First African-American child to attend an all-white elementary school.
Ruby Bridges was born the same year that the Supreme Court’s Brown v. Board of Education ordered schools to be segregated.
Bridges was six years old when she was chosen to take a test to determine if she could attend an all-white elementary school. The test was made difficult so that African Americans didn’t have a high chance of passing it, although Bridges proved differently and passed it.
On November 14, 1960, federal marshals drove Bridges and her mother to her new school. When they arrived to school a large crowd was gathered by the entrance. White students threw random objects at her while the federal marshals escorted her to the doors.
On Bridges’ second day she was introduced to Mrs. Henry’s classroom; Ruby was the only child in the classroom, because white parents refused to let their kids be in the same room as Bridges.
Mrs. Henry helped Bridges every single day with lessons and the difficult experiences she was going through at the time.
Attending an all-white school was not easy for Ruby. A woman had threatened to poison Bridges. She was also “greeted” by a white women with a black doll in a wooden coffin in her hands.
Bridges was not the only one in the family affected by he attendance at the school. Her father lost his job, and her grandparents were sent off the land they had sharecropped for over 25 years.
Throughout time many people black and white began to show support. A neighbor offered Ruby’s dad a job, while others volunteered to watch Ruby’s four kids, and watch their house as protectors. Many parents gradually started sending their kids back to school.
Sophomore Mariah Waldron sees Ruby as a very strong individual.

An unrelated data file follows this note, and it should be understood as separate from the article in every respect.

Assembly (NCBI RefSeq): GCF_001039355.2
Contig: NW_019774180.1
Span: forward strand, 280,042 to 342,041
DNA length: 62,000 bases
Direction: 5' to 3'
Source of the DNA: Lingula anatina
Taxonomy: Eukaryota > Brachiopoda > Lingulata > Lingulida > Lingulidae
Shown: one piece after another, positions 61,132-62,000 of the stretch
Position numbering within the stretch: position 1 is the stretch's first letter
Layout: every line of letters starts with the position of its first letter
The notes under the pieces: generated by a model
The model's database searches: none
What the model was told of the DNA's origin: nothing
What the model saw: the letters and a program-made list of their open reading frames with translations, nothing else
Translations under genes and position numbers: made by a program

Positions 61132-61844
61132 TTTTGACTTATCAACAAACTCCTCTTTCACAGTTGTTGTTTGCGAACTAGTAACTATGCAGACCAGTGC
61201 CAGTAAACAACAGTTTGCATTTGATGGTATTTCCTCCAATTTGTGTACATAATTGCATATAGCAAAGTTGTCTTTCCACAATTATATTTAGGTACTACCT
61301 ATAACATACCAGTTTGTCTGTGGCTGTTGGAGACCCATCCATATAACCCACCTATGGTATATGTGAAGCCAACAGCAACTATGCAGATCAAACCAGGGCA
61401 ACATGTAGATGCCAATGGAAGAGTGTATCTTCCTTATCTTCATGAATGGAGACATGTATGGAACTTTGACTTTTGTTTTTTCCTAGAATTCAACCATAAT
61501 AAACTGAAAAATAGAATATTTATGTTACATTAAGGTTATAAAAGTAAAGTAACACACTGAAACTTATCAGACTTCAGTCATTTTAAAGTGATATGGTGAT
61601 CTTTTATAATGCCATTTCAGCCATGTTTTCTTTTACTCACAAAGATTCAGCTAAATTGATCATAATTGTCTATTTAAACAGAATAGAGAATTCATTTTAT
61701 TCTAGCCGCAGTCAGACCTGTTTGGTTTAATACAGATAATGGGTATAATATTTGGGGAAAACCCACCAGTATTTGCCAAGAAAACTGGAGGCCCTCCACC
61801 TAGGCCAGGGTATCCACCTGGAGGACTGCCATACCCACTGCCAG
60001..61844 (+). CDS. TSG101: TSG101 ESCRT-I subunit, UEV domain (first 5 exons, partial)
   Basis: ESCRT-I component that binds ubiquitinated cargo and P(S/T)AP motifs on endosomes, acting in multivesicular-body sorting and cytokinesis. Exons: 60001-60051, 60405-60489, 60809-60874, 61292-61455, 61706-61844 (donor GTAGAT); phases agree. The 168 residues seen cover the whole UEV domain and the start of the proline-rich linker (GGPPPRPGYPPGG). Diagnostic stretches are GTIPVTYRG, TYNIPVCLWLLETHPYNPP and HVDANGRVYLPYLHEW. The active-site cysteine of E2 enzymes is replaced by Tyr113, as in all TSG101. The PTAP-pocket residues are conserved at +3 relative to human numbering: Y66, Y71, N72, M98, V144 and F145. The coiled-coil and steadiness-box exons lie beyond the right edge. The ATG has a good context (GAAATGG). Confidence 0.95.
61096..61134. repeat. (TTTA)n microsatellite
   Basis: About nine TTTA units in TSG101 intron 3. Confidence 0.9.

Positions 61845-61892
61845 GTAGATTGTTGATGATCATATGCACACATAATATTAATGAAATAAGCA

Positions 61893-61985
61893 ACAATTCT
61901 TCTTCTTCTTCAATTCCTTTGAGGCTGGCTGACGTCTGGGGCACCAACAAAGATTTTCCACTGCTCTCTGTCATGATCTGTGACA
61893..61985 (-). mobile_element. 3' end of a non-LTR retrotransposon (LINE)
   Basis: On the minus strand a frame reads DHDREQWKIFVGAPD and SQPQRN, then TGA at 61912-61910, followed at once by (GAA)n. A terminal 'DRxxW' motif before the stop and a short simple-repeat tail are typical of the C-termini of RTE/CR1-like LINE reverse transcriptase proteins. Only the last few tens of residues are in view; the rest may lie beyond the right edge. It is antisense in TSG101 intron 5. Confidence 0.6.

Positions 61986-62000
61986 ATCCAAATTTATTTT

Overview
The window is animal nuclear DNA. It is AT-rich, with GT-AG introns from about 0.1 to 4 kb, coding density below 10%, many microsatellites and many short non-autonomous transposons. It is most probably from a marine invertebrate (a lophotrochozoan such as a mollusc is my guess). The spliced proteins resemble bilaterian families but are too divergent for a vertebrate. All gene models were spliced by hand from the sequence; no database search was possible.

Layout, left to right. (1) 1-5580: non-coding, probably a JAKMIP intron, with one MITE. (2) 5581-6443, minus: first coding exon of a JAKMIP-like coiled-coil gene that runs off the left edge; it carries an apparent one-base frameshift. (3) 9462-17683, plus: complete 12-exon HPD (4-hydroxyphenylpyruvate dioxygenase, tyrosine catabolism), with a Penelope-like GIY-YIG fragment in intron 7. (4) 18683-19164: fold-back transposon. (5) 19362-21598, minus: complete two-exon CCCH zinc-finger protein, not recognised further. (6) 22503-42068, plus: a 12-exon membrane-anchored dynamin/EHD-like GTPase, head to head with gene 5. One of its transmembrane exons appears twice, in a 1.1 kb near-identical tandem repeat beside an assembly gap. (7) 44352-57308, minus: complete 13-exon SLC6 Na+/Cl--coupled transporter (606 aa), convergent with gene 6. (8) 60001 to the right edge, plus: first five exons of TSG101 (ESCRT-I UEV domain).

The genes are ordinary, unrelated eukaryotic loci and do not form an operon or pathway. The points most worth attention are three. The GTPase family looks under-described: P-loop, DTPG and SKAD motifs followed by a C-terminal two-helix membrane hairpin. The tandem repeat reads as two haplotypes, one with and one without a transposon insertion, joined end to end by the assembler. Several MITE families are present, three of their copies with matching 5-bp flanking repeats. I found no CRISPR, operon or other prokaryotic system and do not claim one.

“I don’t think anyone would of had the courage like she had,” Waldron said.
Federal Marshal Charles Burks, one of her escorts, said that Ruby had a lot of courage. He stated that Ruby never cried nor whimpered; she marched along like a little soldier.
Sophomore Nolan Keeler thinks she did well by attending an all-white school despite the hardships that came with it.
“She played a big part on bringing white and black children together at school, and if it wasn’t for her we may still be separated by color,” Keeler said.
A member of the Student Nonviolent Coordinating Committee.
Bob Moses spent four years bringing white and black volunteers into the South to help African Americans demand their voting rights. Moses began working with civil rights activists in 1960 by becoming the secretary of the SNCC. He traveled to Pike and Amite Counties.
Although Moses’ leadership was much different from Martin Luther King Jr., MLK appreciated the contributions Moses made to the movement. MLK called Moses contributions “inspiring”.
On July 21, 1964 as many of the new volunteers were getting settled and trained for the nonviolent resistance, three of them appeared missing. As the FBI started to investigate they discovered their bodies six weeks later burned to the ground.
That wasn’t the first murder of activist in Mississippi or the South, though that didn’t stop people from volunteering in Moses’ nonviolent movement.
Sophomore Darius Price respects everything Moses did.
“Even though it was difficult to lower the tension between the African Americans and the whites involved with the movement, he never gave up on giving African Americans the right to vote,” Price said.
It wasn’t an easy task to make it a nonviolent mission; the volunteers included African Americans and white people so the tension was high.
After many years Moses resigned from the SNCC. He moved to Canada in 1967 and completed his PhD at Harvard. He was later awarded a MacArthur Foundation “Genius” award. Moses used his award to promote the Algebra Project, a national program to improve the math literacy skills of children in poor communities.
Sophomore Keiya Gordon is thankful for what Moses did.
“If it wasn’t for him and the volunteers who helped him, my family wouldn’t be able to vote or have a say in what they think just like everyone else does,” Gordon said.